College presidents must pledge sexual assault solutions

by Emmilly Nguyen, Senior Staff Columnist

According an aggregate polling website, FiveThirtyEight, there is a wide disparity between college presidents who believe sexual assault is a issue on college campuses, and those who believe that it’s happening at their schools.

These results were found in Inside Higher Ed’s annual Survey of College and University Presidents. This survey was not specific to sexual assault on college campuses.

Out of the 647 college presidents surveyed, 24 percent acknowledge sexual assault is prevalent on college campuses in the U.S., while only six percent admitted it was a problem at their own schools.

This finding proves there is a profound disconnect between the students and university executives. It’s easy to blame others while failing to look inward.”

This finding proves there is a profound disconnect between the students and university executives. It’s easy to blame others while failing to look inward. There’s no question sexual assault is a larger issue for college campuses and more than six percent of university presidents should admit to it being an issue at their schools.

“Four percent were willing to say their school was doing an inadequate job of protecting women from sexual assault, 77 percent told Inside Higher Ed that their schools are doing a good job and 19 percent were neutral on the question,” FiveThirtyEight data reporter intern, Hayley Munguia, said.

College presidents want to put up a façade that their school is great, but we have to ask: Is publicity more important than student safety?

“They must be unaware of cases because it happens more than that (referring to the six percent),” health communications senior Michelle Jacobs said. “Sexual assault is a self-reported thing. If it is not reported, how are the presidents to know? Maybe they are a little too focused on the politics, if you say there is a sexual assault issue, less people are going to come to the school and as a result, the school will get less funding.”

Jacobs suggests better communication between the health and psychology offices and the president. She believes there is a way to bridge the disparity of knowledge, without compromising privacy or confidentiality.

If presidents are exaggerating their abilities to protect women from sexual assault or are minimizing their inadequacies by denying these issues, how can any reform or justice be accomplished?

Unfortunately, just as there is a stigma about reporting rape and other sex crimes, there is a stigma about colleges admitting it is a problem on campus as well. There shouldn’t be any stigma, there should only be proactive steps to end it.

There is nothing wrong with admitting these issues. Students come to college for a degree they can be proud of. If a school is good, students will flock. If a college has a bad reputation for sexual assault, it should focus on increasing safety measures near campus. It needs to show the students and public the initiative being taken to better the situation not hide behind statistics.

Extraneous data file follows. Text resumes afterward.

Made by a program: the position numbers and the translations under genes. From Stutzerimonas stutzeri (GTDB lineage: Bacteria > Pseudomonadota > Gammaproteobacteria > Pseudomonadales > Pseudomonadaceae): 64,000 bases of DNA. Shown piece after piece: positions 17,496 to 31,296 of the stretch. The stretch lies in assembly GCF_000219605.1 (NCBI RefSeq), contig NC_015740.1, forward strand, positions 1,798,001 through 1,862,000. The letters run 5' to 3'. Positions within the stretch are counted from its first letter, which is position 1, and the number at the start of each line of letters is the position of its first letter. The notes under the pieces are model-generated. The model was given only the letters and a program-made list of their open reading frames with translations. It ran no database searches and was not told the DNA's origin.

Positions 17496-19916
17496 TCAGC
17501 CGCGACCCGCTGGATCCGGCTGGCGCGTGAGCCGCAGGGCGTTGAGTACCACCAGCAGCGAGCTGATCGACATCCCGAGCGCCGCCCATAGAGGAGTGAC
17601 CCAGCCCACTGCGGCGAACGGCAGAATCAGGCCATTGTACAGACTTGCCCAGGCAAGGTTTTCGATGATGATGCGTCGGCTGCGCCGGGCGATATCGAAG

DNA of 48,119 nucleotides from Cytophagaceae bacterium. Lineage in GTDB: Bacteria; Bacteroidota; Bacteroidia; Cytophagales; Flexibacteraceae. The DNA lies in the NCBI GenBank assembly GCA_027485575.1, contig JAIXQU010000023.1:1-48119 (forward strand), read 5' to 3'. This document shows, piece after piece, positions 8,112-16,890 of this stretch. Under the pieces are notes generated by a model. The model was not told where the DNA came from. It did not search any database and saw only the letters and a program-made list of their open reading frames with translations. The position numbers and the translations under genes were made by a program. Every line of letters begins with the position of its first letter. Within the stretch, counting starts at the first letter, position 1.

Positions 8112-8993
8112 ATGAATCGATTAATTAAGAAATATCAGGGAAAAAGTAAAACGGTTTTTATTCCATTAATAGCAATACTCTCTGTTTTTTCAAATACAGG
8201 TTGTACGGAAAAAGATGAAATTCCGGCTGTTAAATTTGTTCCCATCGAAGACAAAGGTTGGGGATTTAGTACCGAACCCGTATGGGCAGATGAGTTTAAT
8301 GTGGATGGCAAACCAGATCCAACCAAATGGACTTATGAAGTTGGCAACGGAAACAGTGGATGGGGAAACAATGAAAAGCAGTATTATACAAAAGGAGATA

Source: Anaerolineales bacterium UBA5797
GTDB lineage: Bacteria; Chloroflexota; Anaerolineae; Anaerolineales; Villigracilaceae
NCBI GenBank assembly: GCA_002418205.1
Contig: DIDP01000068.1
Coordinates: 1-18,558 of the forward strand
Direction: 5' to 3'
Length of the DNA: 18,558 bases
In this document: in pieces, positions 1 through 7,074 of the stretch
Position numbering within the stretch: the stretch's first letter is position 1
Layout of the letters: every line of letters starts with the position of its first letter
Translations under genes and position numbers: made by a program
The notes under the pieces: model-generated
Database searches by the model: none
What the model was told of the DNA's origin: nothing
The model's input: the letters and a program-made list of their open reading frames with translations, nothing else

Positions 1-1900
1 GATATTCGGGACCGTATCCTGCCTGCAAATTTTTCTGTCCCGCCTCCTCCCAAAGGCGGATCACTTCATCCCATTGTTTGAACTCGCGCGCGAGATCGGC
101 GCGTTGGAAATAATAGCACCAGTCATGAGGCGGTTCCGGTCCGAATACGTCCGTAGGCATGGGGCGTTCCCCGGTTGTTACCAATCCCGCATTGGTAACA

It’s no secret sexual assault and other related crimes have been prevalent at San Diego State in previous semesters. But unfortunately, it wasn’t the first time sexual assault crimes were committed, on or near campus, and it won’t be the last. With institutionalized patriarchal values and stigma toward sexual assault victims, it may prove difficult to fully expose the issue of sexual assault.

Great measures have been taken by the school to improve student safety. Student protests against sexual assault on campus and other groups called upon both the student body and SDSU Police Department to better their knowledge about sexual assault prevention and handling.

Those protests gained a lot of attention. It was impossible to ignore them. SDSU could not sweep the recent sexual assaults under the rug anymore and was forced to face last semester by the protesters, student body, and media.

According the National Sexual Violence Resource Center, one out of five women and one out of 16 men are sexually assaulted in college. Furthermore, rape is the No.1 unreported crime, as more than 90 percent of sexual assaults on college campuses go unreported.

The main thing we need to do is change the conversation.

The problem won’t be solved until it is actually recognized as a problem. On one hand, some students don’t know what exactly constitutes as sexual assault. While on the other hand, responsible citizens should take accountability for their actions. If something feels wrong, it’s probably smart to just not do it.

It may also be a good idea to do other investigations as to why there is such a divide between the students and the college presidents. To best serve their students, presidents should become more in the know and connected to the student body. They need to represent the students they govern, and by consequence, the issues.